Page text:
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Infusing Love: A Mom's View - A blog dedicated to mothers of children with bleeding disorders.

I grew up an only child raised by my grandparents, so I never had the sibling experience of arguing and fighting with another child in the house.聽 As a mom, that battle between siblings and the idea of sibling rivalry has been a foreign concept to me.聽 Sure, there were periods of my life when I loved being 鈥渁n only鈥 鈥 who wouldn鈥檛 love the direct attention and not having to share your toys?聽 But as I got older, and my mother鈥檚 medical care fell solely on my shoulders, I would have loved to have had a brother or a sister to lean on.

I wrestled a lot with missing out on the sibling experience when my two older kids, Nora and Thomas, were in their toddler stage.聽 I had just lost my mom and was still trying to figure out this motherhood thing, along with coming to grips with having a child diagnosed with a chronic illness.聽 Throw in two sweet, but active children born only 20 months apart and some days it felt like sibling rivalry was more than I could handle.

As a child of the 80鈥檚, I grew up reading Shel Silverstein and, in fact, he remains my favorite poet to this day.聽 Little did I know when I began reading his poems that Mr. Silverstein would influence my parenting style. .聽 After one particularly hard morning of spilled milk, dirty diapers, a Cheerio explosion in my kitchen and two rambunctious toddlers arguing and hitting one another, I pulled 鈥淲here the Sidewalk Ends鈥 off a shelf and tried to engage the kids in something a little more quiet and controlled.

As I read silly poems aloud and showed off cute drawings to Nora and Thomas, the atmosphere began to change.聽 We giggled together and the mood lightened.聽 And then, as if Mr. Silverstein knew I needed a good offensive weapon in the sibling rivalry war that was being waged in our house, this poem appeared:

hug o war

Nora and Thomas were immediately drawn in. 鈥淗ug O鈥 War,鈥 they squealed with delight.聽聽 And so they began 鈥 they hugged and giggled and wrestled (typically every hemophilia mother鈥檚 nightmare 鈥 but not in this case.聽 They were happy and not fighting! 鈥淪uccess鈥 is what I was silently crying in my head!)聽 Over the next several weeks, I would catch them rolling around on the living room floor, embracing in 鈥淗ug O鈥 War.鈥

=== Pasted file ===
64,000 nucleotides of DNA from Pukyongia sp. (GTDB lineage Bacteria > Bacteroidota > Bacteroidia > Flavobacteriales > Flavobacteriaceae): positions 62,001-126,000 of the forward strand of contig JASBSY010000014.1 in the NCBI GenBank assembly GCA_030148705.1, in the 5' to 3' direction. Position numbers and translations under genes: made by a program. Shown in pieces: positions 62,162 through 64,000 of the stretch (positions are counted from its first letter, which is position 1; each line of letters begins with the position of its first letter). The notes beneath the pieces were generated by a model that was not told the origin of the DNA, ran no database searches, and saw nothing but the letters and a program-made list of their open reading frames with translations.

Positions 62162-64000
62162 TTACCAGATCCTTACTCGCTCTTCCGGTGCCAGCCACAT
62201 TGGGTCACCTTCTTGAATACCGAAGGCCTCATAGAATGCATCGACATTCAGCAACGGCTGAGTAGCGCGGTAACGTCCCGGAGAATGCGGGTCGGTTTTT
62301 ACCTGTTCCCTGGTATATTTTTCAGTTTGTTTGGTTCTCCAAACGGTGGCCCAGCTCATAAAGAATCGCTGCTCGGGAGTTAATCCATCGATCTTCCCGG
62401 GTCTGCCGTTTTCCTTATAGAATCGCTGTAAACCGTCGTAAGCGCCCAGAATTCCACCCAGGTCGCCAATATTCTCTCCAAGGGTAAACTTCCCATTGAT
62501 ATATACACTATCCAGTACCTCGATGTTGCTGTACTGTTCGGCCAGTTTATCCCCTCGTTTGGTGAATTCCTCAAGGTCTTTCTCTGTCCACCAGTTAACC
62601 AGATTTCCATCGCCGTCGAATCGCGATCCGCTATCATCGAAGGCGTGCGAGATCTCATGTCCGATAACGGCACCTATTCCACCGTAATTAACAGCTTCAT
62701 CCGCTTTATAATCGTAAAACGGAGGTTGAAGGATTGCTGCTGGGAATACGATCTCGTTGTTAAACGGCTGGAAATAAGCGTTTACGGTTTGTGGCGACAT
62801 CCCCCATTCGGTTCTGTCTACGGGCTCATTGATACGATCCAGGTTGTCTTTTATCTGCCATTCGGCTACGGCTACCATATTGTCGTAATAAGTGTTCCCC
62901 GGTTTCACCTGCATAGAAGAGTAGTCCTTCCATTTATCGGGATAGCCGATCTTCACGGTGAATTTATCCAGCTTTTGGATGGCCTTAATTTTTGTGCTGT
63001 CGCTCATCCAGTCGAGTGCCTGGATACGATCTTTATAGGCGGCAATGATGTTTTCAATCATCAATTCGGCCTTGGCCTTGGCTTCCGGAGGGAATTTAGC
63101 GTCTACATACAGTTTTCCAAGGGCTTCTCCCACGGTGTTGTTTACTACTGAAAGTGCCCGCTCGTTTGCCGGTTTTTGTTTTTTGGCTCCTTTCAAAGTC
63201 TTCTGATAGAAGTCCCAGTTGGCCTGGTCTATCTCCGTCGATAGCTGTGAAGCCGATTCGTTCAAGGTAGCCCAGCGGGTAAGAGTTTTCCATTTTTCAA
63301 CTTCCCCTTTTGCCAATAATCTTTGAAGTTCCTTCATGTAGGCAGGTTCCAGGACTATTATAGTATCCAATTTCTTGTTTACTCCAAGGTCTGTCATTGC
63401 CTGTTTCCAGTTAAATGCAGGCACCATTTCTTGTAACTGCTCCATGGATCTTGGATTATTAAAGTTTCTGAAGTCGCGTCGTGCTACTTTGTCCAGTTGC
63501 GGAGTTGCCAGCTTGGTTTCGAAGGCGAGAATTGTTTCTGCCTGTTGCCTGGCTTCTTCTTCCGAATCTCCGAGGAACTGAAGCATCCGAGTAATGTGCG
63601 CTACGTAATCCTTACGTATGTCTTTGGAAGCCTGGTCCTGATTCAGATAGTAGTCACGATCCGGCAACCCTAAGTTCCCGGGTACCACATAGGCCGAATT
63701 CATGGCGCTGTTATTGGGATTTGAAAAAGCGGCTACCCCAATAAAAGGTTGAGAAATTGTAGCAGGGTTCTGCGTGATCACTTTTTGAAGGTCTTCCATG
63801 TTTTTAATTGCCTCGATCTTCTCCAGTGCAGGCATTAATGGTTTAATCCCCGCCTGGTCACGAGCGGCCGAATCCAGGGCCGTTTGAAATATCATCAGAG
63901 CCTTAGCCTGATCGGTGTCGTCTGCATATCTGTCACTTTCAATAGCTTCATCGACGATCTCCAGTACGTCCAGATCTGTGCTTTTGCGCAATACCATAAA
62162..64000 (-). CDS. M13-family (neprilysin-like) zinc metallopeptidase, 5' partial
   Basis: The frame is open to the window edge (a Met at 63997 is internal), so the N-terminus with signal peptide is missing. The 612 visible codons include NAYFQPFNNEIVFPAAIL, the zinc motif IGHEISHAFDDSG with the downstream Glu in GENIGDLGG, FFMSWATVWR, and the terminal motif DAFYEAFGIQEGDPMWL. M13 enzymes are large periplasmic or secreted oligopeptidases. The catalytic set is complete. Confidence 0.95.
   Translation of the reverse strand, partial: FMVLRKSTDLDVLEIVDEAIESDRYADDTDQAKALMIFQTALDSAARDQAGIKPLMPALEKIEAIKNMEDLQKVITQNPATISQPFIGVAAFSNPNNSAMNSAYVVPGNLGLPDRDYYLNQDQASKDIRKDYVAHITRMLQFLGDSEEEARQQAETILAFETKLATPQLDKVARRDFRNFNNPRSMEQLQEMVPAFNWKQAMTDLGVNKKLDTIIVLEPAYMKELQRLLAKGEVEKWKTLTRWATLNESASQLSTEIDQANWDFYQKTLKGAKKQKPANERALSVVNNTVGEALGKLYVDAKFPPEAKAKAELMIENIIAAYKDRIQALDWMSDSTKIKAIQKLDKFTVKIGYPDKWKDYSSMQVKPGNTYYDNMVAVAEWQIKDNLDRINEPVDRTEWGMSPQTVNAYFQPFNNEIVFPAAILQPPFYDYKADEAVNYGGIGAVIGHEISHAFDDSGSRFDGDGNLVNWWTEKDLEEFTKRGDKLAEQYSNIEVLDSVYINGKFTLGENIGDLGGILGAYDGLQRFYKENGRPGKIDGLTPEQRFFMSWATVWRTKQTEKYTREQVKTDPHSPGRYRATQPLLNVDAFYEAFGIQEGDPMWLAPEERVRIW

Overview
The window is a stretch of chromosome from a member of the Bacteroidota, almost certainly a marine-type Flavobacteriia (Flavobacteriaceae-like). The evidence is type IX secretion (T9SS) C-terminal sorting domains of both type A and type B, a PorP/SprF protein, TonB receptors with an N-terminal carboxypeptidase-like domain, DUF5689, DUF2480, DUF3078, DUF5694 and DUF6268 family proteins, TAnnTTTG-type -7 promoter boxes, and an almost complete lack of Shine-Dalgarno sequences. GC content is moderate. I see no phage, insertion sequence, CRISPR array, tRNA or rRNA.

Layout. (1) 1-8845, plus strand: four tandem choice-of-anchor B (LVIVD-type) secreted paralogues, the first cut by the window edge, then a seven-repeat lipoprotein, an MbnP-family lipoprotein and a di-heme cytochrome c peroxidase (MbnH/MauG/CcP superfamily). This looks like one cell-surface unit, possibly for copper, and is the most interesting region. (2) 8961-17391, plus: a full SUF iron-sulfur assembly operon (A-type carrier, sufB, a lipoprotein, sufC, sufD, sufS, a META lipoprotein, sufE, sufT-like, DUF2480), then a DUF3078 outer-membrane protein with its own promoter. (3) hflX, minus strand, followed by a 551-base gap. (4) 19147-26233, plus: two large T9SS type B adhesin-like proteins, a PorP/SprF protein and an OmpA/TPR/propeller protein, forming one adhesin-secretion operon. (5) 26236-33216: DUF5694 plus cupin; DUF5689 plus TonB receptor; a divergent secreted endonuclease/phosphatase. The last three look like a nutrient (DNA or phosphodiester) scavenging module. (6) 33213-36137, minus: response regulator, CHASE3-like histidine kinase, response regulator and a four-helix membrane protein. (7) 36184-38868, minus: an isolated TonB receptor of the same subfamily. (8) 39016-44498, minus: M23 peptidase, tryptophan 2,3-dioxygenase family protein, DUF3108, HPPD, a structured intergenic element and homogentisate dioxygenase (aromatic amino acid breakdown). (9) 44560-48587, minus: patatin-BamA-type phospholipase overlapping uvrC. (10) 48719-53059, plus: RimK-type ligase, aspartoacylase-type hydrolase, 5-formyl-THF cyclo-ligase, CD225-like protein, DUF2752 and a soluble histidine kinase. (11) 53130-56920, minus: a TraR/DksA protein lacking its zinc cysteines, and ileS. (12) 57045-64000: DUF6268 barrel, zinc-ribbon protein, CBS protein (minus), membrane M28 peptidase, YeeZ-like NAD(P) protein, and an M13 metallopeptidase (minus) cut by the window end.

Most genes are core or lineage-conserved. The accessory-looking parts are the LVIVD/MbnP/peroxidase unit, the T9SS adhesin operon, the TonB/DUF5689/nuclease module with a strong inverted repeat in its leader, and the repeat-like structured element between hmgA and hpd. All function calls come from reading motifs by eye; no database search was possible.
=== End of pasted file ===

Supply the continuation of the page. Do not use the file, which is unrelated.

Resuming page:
When an inevitable fight over a toy or my undivided attention would break out, I鈥檇 declare 鈥淗ug O鈥 War,鈥 and they鈥檇 have to drop their angry attitude and hug one another.聽 Surely, it鈥檚 a scientific fact that you can鈥檛 hug someone and be angry, because whatever issue had caused the irritation would be wiped away when Nora and Thomas would hug.

Somewhere over the years, 鈥淗ug O鈥 War鈥 stopped in our house.聽 I鈥檓 not sure why.聽 The sibling issues certainly haven鈥檛 stopped.聽 Rightfully so, Nora sometimes feels anger and frustration that Thomas鈥檚 medical needs often trump everything else.聽 Thomas feels anger and frustration that Nora, and younger sister, Natalie, have their own special sisters鈥 relationship and that they don鈥檛 have to take time to infuse or miss school or miss an outing due to a bleed.

They may not be toddlers anymore, but I wonder if 鈥淗ug O鈥 War鈥 could work in my now tween-aged children 鈥 would it still elicit fits of laughter and help to ease some of the tension that happens between siblings? Will it help me survive the ensuing adolescent years when they come at me with attitude and sass?

I might just start a war tonight when they get home from school 鈥 a 鈥淗ug O鈥橶ar.鈥

_________________________

Sonji lives with her husband, Nathan, and three children Nora (12), Thomas, (10), & Natalie (8) in Colorado.

*Note: 鈥淚nfusing Love: A Mom鈥檚 View,鈥 is a blog collection of personal opinions and a representation of individuals experiences. While extensive efforts are made to ensure accuracy of the content, the blog entries do not represent HFA or its Board of Directors. The blog is also not intended to be construed as medical advice or the official opinion/position of HFA, its staff, or its Board of Directors. Readers are strongly encouraged to discuss their own medical treatment with their healthcare providers.

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